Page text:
Dropbox begins rolling out two-factor authentication, enable it now and further secure your important files

Dropbox begins rolling out two-factor authentication, enable it now and further secure your important ...

Following the unauthorised access of some its users’ usernames and passwords back in July, the team at Dropbox had vowed to improve the security of their file-synchronisation service by introducing two-factor authentication. The good news is that the feature has now been switched on and you can enable it on your account for beta testing.

By switching on two-factor authentication, you will now be able to add your devices to a whitelist, authenticate them to access your Dropbox account and (hopefully) reduce the chances of an attacker gaining access to your important files.

In order to do so, you need to make sure that you have the latest beta version of Dropbox (1.5.12) installed, which can be obtained from here. Next, visit the Dropbox security page (when signed in) and enable the two-factor authentication feature right at the very bottom.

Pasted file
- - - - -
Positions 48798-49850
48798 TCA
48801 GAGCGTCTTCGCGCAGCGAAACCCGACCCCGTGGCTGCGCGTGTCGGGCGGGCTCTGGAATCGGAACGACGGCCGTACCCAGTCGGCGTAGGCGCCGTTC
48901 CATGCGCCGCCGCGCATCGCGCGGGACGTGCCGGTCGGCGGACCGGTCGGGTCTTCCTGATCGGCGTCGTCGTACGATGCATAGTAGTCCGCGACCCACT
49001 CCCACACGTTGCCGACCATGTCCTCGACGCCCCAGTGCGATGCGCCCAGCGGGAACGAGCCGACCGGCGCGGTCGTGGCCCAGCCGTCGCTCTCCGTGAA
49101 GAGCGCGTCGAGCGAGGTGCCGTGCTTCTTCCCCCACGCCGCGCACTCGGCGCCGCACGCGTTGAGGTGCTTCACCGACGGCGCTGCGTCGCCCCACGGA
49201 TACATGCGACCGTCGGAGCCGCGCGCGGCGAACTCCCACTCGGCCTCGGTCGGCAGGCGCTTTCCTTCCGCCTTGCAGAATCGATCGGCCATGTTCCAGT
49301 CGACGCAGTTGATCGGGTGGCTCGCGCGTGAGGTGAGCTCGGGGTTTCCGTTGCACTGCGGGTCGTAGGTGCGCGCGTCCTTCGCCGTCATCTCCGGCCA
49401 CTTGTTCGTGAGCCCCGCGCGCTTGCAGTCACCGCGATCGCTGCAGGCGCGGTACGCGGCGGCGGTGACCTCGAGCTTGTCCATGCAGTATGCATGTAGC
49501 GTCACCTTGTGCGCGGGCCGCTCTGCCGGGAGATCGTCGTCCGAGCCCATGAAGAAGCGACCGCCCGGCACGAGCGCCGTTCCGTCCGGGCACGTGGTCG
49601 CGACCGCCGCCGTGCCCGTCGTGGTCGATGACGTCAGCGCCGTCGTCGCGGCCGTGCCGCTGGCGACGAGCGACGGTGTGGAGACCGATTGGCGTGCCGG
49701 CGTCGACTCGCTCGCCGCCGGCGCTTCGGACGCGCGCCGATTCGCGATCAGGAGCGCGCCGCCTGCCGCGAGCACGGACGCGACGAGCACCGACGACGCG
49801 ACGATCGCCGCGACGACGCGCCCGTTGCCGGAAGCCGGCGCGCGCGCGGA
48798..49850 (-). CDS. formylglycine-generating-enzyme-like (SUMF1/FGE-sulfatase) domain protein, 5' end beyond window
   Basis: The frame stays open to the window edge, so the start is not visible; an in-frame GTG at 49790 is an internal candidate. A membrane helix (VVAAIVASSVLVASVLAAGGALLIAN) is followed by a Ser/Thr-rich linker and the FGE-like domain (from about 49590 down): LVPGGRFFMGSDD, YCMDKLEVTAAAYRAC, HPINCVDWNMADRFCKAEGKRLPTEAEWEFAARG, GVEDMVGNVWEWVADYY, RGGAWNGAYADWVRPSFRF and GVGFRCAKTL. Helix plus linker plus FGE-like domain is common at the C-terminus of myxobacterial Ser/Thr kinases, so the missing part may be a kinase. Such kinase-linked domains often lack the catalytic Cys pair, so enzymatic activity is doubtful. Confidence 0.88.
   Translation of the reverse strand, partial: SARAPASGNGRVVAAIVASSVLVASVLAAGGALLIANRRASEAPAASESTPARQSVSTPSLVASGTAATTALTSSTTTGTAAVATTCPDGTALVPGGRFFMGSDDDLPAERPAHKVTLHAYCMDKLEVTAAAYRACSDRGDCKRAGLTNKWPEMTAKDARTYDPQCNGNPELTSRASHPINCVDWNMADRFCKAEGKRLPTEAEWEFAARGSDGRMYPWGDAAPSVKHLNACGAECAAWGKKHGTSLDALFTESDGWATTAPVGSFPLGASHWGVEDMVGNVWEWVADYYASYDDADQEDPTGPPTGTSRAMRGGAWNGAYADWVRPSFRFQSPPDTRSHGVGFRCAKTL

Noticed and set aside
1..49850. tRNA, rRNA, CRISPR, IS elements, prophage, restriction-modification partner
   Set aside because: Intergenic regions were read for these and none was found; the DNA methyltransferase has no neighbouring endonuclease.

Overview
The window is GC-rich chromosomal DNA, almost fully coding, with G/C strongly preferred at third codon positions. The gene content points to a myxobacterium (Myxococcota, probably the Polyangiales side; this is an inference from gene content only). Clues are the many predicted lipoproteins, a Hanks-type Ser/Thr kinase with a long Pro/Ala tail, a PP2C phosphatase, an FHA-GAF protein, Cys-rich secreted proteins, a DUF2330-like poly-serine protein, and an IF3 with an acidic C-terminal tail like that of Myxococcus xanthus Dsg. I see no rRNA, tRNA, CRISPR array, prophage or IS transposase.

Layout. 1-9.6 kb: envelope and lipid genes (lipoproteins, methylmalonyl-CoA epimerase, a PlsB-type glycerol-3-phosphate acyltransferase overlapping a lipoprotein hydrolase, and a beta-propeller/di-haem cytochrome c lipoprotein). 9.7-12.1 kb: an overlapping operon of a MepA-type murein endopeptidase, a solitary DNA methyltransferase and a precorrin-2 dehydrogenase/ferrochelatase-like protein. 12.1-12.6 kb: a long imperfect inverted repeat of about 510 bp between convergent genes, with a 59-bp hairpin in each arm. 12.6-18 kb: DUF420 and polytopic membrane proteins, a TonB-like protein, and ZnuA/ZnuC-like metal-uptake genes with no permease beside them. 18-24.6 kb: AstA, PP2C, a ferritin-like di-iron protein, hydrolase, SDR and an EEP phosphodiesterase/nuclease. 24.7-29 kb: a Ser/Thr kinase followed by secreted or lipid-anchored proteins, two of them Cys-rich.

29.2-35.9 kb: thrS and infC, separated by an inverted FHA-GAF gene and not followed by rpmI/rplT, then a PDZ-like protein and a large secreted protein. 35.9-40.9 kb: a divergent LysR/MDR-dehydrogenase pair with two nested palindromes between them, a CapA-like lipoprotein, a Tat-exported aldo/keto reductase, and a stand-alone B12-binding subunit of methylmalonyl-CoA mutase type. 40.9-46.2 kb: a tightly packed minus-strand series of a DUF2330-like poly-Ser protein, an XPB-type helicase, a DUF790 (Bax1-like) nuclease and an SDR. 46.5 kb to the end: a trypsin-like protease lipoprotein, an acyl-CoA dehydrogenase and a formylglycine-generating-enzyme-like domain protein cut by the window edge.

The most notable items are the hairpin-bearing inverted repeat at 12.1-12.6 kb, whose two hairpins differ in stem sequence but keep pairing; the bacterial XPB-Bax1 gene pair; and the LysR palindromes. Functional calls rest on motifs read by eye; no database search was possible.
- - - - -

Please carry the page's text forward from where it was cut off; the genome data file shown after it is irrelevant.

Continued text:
Once it is set up, you will be able to receive unique access codes via SMS, or via an app that uses Time-based One-Time Password (TOTP) — which includes Google Authenticator (Android/iPhone/BlackBerry), Amazon AWS MFA (Android) and Authenticator (Windows Phone 7).

If you’ve already switched on two-factor authentication on your Google account, it will all be very familiar.

You might be asking why Dropbox has decided to roll this out now. Back in July, it emerged that a number of users were receiving spam on accounts that were only used for Dropbox purposes. The company did some investigating and found that some user’s credentials had been leaked on a third-party website, one set of which belonged to a Dropbox employee.

Using the Dropbox employee’s login details, the attackers had been able to gain access to another list of users, which then started to receive spam and unsolicited mail.

Given the nature of the files that some Dropbox users store on their accounts (payment details, passwords and other sensitive information), the company was quick to state that it would roll out the new security feature to make it harder for attackers to gain access to other users’ accounts.

Dropbox will be rolling this out to all accounts via an app update in the very near future, but if you want to try it now you can do so using the steps noted above.

[Image Credit: Johanl]

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